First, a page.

Heisenberg:Have you asked this question to other physicists? I think it's a very interesting question, but I do not know any good answer. I wonder if any of Bohr's other good friends would know an answer. Why did he so frequently come back to the idea that energy might not be conserved? That's a very interesting point. After all, energy is not any better or worse than momentum or angular momentum and he never doubted any of these other conservation laws so far as I know. So it's quite funny that he would always come back to that. Did that come from his interest in thermodynamics where energy plays such a predominant role?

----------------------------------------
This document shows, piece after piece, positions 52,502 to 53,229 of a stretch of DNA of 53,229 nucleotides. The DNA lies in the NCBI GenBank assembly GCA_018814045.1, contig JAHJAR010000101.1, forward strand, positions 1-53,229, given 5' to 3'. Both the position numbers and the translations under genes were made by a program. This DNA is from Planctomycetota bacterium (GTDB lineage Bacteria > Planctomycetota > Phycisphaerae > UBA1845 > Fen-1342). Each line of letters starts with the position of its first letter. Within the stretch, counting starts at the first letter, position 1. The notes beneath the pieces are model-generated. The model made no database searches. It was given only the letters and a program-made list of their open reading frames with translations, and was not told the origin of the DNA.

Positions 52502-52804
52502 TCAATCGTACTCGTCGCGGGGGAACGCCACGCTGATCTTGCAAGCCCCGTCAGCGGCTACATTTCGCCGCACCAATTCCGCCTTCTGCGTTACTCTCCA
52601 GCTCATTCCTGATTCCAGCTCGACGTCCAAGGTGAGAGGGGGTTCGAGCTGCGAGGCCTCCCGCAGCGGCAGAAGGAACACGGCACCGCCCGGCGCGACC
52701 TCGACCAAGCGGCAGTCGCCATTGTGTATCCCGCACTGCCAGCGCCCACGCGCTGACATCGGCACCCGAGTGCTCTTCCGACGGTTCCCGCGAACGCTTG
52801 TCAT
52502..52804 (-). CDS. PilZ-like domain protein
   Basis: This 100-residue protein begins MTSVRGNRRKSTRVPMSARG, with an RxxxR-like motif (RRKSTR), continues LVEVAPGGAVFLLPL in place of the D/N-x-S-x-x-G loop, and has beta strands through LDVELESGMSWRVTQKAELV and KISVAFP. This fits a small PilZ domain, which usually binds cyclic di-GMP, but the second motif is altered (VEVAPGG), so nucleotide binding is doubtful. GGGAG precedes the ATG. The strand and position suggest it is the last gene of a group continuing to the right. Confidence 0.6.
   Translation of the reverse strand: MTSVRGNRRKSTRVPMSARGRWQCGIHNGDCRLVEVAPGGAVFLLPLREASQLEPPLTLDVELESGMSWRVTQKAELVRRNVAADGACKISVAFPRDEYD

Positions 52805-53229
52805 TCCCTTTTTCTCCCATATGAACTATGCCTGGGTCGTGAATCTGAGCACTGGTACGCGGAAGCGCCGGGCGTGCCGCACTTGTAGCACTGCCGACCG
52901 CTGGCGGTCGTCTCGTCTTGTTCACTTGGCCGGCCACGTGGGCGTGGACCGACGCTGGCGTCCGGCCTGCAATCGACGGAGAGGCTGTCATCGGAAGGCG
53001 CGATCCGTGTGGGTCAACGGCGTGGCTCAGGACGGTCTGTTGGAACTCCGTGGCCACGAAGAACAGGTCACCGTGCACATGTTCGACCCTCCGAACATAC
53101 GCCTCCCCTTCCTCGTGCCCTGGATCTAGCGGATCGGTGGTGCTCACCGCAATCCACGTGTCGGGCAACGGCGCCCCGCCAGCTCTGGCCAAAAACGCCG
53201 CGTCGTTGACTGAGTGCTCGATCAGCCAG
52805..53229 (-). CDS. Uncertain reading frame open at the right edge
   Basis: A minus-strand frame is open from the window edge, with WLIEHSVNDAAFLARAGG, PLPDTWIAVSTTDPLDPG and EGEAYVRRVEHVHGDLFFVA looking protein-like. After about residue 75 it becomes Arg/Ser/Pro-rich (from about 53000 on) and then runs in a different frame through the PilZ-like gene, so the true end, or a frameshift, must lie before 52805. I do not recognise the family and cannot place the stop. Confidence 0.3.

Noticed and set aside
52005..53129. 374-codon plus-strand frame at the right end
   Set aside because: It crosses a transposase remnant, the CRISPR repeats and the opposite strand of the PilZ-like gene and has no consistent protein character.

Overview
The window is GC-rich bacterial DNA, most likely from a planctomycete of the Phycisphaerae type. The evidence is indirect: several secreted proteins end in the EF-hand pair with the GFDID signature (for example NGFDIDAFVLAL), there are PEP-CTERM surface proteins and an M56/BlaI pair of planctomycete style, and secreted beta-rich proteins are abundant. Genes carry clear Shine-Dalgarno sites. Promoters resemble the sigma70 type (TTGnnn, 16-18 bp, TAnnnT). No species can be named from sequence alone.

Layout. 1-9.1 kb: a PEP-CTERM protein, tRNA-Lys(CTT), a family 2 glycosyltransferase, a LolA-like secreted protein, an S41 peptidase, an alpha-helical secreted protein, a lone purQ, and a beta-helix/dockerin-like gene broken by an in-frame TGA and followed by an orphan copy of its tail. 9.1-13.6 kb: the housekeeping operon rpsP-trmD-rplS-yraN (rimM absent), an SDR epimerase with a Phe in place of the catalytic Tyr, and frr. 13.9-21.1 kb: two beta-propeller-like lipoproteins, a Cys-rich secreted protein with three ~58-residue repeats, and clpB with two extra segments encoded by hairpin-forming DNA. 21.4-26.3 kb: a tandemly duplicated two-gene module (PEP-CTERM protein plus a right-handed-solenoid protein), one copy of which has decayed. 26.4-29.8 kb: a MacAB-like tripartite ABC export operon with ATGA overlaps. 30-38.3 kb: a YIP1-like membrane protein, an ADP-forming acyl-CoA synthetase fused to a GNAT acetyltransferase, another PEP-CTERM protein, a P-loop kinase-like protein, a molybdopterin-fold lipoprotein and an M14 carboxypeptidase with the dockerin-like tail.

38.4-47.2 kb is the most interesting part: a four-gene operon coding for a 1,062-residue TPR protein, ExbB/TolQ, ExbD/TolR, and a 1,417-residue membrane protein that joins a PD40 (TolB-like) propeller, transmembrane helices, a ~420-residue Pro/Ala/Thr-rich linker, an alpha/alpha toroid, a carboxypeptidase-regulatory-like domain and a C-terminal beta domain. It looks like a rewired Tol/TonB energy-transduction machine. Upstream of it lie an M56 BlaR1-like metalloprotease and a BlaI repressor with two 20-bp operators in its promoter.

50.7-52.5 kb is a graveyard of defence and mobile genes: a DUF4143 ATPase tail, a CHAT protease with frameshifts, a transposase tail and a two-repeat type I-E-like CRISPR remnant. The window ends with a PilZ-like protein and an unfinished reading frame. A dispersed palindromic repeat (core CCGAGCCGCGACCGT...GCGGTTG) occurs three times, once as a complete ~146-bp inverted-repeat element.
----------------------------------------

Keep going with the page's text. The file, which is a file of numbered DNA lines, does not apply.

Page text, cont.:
Heisenberg:You know he loved Gibbs, as I mentioned today, yes.
Kuhn:Incidentally, I'd be very glad to have this on this record also because this statement about his strong preference for Gibbs -- I take it that he felt that Gibbs had seen what this was all about in some sense in which Boltzmann had totally missed the point.